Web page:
Separate your brain from your body
I'm not kidding.If you can separate your brain from your body, I guarantee you will make 20 times more money than you currently are.I don't mean your physical brain, but the cognitive processes that you reflexively engage in when you solve problems or design solutions.Call it "artificial professional intelligence." (API)More on this later.
What you know vs Who you know
The majority of people believe that "who you know" is more important than "what you know."This is not accurate.I believe that "who you know" is important especially at the beginning of one's career, but at one point, "what you know" becomes more important.In other words, there comes a time when you have enough achievements under your belt to attract the attention of other people. That's the point where you can slow down your networking efforts, and just let people seek you out (assuming you've become really good at what you do).
The true opportunity that LinkedIn presents
LinkedIn is supposed to be a tool for individual empowerment, enabling people to network sincerely in order to help one another. Unfortunately, so many people use it purely for marketing purposes, in the same way that a company would use a website to promote itself.There's nothing wrong with that, of course. However, I believe the true opportunity lies in establishing our authentic identity and communicating who we truly are.Ironically, when you communicate who you truly are and what you really do best, you stand out. You convince. You sell. It's what I call the Unique Professional Value, or UPV. Your UPV is what you offer to employers and clients. It is the MAIN REASON why they should hire you.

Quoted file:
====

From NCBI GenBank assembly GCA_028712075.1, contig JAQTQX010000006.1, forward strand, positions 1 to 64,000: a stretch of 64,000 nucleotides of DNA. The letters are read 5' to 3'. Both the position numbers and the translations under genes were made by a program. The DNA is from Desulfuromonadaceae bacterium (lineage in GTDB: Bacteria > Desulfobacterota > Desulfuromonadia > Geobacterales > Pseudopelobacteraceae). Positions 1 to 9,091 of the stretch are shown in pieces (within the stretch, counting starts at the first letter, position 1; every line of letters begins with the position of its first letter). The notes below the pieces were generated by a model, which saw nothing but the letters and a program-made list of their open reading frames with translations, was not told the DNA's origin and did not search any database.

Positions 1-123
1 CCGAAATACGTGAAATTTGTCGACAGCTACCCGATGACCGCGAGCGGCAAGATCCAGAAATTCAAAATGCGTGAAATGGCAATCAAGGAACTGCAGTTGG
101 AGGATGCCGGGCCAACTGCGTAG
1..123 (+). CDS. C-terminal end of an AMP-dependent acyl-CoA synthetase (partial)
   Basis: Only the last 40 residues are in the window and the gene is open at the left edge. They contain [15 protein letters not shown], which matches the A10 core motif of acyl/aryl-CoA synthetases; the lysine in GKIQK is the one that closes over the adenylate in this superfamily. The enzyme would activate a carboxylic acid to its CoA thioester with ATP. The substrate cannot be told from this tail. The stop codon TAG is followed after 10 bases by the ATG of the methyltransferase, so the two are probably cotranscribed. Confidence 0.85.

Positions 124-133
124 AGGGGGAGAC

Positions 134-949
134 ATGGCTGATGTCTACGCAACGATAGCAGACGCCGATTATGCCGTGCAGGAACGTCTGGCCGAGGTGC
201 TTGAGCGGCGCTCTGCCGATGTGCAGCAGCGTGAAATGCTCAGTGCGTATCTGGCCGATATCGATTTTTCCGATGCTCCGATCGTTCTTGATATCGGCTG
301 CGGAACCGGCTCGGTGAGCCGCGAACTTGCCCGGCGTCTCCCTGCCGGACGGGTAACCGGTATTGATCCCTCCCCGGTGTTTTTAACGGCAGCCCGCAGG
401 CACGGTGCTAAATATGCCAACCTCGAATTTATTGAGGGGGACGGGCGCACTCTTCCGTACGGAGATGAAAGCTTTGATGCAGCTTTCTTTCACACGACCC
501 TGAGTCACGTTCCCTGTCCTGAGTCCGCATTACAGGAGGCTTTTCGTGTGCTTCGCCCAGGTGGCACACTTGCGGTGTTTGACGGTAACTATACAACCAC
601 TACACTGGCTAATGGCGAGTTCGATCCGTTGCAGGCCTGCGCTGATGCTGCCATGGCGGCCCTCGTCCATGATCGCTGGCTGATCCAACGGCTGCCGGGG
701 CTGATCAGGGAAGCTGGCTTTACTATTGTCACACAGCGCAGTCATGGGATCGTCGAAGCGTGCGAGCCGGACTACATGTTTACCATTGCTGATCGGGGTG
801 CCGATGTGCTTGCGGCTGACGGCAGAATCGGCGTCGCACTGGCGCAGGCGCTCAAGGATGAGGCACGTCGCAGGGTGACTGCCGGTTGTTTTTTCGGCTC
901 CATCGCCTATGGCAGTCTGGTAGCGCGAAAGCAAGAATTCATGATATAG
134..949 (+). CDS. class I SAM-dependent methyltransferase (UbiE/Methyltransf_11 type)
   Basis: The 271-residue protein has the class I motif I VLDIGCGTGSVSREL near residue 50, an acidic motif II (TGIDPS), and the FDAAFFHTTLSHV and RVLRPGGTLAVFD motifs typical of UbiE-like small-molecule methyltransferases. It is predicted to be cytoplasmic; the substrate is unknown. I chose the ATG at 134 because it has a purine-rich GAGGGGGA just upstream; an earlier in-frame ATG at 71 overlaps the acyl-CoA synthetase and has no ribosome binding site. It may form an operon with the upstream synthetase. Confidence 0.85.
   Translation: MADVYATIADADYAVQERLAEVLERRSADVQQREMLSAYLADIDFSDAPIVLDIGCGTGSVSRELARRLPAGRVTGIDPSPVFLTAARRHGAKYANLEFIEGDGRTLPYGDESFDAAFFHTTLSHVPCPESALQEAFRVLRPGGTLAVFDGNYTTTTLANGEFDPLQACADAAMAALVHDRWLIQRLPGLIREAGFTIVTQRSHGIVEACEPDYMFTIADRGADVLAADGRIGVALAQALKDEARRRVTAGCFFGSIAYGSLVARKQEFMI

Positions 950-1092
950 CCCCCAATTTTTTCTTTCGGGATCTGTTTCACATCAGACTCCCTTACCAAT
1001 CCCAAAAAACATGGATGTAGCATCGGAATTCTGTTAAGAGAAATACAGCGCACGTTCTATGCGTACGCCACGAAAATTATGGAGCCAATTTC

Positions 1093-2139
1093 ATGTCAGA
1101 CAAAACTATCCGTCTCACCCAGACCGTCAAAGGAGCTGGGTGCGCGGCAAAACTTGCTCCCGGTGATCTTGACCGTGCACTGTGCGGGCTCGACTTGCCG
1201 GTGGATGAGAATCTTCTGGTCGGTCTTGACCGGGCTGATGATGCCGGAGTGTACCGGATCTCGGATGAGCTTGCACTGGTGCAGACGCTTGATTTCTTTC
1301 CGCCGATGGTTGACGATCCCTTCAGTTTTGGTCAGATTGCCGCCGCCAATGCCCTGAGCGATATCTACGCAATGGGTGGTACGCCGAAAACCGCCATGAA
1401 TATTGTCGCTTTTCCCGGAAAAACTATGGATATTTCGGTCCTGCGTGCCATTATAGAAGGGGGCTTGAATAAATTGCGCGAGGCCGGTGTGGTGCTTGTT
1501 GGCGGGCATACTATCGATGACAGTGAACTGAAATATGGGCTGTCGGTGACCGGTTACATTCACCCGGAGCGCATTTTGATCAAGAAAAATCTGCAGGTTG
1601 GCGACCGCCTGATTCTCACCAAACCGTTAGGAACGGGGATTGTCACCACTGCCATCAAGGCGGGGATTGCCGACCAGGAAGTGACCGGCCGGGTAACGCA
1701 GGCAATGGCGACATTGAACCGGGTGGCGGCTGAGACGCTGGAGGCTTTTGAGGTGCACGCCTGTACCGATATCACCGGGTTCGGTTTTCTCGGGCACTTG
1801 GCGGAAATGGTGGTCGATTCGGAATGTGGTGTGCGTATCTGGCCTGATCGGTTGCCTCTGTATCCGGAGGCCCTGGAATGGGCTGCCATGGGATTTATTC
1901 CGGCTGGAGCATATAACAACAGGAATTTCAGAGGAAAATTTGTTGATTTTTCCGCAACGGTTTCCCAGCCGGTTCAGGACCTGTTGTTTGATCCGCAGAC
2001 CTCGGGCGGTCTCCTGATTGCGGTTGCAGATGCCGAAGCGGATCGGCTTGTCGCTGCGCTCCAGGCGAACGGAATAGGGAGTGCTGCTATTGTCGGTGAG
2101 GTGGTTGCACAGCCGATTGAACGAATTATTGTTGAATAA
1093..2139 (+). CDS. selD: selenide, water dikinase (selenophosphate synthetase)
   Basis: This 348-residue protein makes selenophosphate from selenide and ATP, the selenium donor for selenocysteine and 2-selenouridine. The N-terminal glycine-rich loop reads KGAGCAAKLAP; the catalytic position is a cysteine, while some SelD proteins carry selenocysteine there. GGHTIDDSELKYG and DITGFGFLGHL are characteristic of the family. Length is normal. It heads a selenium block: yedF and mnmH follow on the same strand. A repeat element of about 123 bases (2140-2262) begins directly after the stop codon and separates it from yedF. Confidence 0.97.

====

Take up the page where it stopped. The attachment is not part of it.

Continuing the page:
A burden or newfound power?
The new Godfather, Michael Corleone, looks as though he felt the enormous burden that fate had just put on his shoulders. At the same time, he has the look of a man who feels confident and quite capable of handling whatever comes his way.To manage oneself and one's career may seem like as if a huge burden were suddenly placed on one's shoulders. But self-management is not an option. It is the only way to survive in the new economy, as Peter Drucker has repeatedly said.The era of cushy permanent jobs is gone forever. Employers today not only do not offer lifetime employment, they actually expect workers to demonstrate lifetime employability ("move up or move out!").This may seem callous on employers' part, but in fact, they really have no choice given the intensification of competition from countries such as India and China.Every person's career will have to become a business, and since business is war, the best way to prepare for the career battles ahead is to build, slowly but surely, one's "private army" of social and business connections.